lmedo Alvarado is actually from Ecuador, but never mind. His first visit to Rio entranced him so completely with its joie de vivre (or however you say it in Portuguese) that he’s returned five times. So when this young beat cop in the restaurant squad (he’s worked for such Manhattan luminaries as David Bouley, Daniel Boulod and Jean-Georges Vongerichten as well as for Vincent Francoual of Vincent’s after his move to Minneapolis), launched his own café, he named it for his passion: Viva Brazil. And when you see “authentic Brazilian food” on his business card, trust the guy: He can walk the talk.
Before firing up the range, he livened the Lake Street site, which formerly changed names about as often as the flicks at the nearby Lagoon. Walls glow with sunset red and orange, offsetting a mural of Rio itself, overseen by its iconic Christ statue above the beaches, high rises and favellas.
Or is Jesus simply summoning us to dinner? Climb into a booth for some hearty, homespun (and yes, authentic) fare. Don’t hang back if you’re fearing spicy, unfamiliar tastes, for that’s not where Brazilians turn for flavor — instead, the kind of fruit basket that Carmen Miranda (she’s smiling on the menu) carries on her head: mango and papaya, as in the crab cake relish; tamarind, glazing the chicken wings; and coconut, fueling the coconut-chicken soup, hearts of palm salad and satay. Except, on those tender, moist and meaty bites of chicken on the skewer, there’s nary a hint of the coconut milk from its marinade. Instead, a bed of sweet pineapple ringed by strands of sweet peppers. Bland (apps $5–12).
Better: the positively addictive sweet potato fries peeking from their paper cone. And I don’t even eat French fries! But try to stop grabbing just one more of these slim, sweet, gently-deepfried babies, I dare you.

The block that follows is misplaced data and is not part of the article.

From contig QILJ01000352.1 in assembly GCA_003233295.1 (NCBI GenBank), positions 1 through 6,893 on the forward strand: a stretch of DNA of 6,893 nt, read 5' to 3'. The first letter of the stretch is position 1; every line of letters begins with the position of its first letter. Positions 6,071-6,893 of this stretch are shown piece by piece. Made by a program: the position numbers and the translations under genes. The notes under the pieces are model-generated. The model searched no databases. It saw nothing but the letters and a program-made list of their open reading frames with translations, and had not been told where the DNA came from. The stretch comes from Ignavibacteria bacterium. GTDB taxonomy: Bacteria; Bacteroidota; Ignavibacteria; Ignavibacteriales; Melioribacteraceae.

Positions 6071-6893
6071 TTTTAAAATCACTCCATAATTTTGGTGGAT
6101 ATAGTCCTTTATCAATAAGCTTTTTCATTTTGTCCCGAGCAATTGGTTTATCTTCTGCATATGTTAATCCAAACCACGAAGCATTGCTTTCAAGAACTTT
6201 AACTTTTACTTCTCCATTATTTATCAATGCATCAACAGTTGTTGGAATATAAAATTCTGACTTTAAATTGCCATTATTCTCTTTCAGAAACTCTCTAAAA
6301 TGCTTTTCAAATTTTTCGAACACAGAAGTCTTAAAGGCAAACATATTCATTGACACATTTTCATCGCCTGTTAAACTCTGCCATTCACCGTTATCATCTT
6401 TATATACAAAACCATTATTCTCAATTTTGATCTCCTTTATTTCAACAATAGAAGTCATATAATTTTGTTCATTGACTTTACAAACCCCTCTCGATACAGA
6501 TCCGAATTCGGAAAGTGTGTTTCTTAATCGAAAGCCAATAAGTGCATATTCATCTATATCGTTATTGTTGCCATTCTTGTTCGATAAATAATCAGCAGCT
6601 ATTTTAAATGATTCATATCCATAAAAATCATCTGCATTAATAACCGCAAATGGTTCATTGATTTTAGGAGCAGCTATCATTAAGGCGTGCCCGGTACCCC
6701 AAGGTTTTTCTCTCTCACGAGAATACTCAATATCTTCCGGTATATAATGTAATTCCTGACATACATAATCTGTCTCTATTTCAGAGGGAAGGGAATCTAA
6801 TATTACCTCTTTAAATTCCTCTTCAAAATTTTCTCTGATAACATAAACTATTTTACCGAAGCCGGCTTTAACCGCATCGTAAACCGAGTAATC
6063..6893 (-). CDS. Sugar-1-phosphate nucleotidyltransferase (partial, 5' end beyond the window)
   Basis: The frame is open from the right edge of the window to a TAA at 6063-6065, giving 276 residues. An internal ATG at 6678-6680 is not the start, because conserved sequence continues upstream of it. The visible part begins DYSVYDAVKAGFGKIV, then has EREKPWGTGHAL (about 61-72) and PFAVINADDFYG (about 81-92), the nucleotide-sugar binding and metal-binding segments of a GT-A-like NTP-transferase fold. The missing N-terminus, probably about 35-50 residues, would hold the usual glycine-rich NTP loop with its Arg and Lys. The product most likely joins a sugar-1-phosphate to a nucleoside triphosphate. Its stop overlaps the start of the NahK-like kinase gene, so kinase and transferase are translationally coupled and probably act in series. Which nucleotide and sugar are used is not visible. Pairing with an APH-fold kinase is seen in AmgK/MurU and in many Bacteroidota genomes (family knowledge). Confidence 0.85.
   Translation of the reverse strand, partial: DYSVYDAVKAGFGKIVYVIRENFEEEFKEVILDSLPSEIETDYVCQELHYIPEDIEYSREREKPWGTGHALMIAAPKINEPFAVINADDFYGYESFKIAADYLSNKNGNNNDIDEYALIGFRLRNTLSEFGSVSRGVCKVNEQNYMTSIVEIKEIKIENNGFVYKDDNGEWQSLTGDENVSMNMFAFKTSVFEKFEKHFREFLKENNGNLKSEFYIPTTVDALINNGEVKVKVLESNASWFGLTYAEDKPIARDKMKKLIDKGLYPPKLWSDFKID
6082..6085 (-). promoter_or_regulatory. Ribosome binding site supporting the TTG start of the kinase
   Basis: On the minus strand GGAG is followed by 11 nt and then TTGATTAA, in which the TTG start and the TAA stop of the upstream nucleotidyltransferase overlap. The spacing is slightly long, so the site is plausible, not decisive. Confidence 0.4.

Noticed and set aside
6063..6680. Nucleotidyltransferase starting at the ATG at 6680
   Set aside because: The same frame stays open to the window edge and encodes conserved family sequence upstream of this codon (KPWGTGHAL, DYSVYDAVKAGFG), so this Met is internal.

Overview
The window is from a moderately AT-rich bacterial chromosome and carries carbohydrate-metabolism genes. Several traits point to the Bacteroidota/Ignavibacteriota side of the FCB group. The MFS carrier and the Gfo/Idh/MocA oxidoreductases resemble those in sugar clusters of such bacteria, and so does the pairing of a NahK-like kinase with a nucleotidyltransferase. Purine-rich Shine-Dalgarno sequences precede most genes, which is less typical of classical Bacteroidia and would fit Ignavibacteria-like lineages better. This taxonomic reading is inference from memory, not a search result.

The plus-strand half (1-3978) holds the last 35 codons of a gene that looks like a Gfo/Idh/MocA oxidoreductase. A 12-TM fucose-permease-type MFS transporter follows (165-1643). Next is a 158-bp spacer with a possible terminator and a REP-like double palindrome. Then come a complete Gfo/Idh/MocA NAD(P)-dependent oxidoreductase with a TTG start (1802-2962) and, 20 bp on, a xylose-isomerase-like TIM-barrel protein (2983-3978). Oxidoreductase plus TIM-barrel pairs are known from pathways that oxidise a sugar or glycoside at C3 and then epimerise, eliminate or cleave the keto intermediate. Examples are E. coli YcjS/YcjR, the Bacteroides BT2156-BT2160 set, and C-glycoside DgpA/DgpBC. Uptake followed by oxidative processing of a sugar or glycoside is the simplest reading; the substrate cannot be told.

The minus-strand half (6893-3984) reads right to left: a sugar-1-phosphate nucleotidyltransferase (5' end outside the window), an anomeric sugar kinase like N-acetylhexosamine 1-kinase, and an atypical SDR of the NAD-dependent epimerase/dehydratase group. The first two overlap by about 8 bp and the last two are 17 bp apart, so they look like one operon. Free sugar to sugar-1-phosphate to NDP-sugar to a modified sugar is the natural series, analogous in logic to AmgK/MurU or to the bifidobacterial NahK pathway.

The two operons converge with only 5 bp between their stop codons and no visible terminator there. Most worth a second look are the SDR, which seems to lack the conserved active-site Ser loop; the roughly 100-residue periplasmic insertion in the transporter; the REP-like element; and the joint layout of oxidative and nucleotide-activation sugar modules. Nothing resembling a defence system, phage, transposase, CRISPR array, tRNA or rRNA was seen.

Next, the feijoada (pronounced feh-wada) is a must. This national treasure is the star of every Brazilian’s Sunday lunch — a huge, family-dig-in platter of robust cuts of meat —tender smoked pork, braised ham hocks (more bone and ligament than meat, but who’s counting?), pleasantly robust chorizo — sprawling atop a hill of black beans and served with side dishes of salad, herbed rice and, supposedly, collard green, absent this evening ($15). It’s enough to serve two fullbacks who’ve just come off a hunger strike.
So’s the platter of churrasco misto ($17), reinforcing that meat is king in Rio: chicken
(a bit dry), top sirloin, pork loin and that tasty chorizo with yet more of those national staples, beans and rice.
Had we a bigger table, or more friends, we might have tried the pollo a la brasa, spit-roast over charcoal, or baby backs in tamarind glaze, or the moqueca seafood stew, maybe the red snapper.
Instead, mango parfait. Lovely. And a sip of the tempranillo that married well with our hearty meats. We’d started our meal with the national cocktail, caipirinha (made with rum-like cachaca) for me, a batida for my fellow foodie, a beach-shack favorite that melds cachaca with sweetened condensed milk and fruit — in this case, mango — puree. Mojitos and more as well. Viva to that!
913 W. Lake Street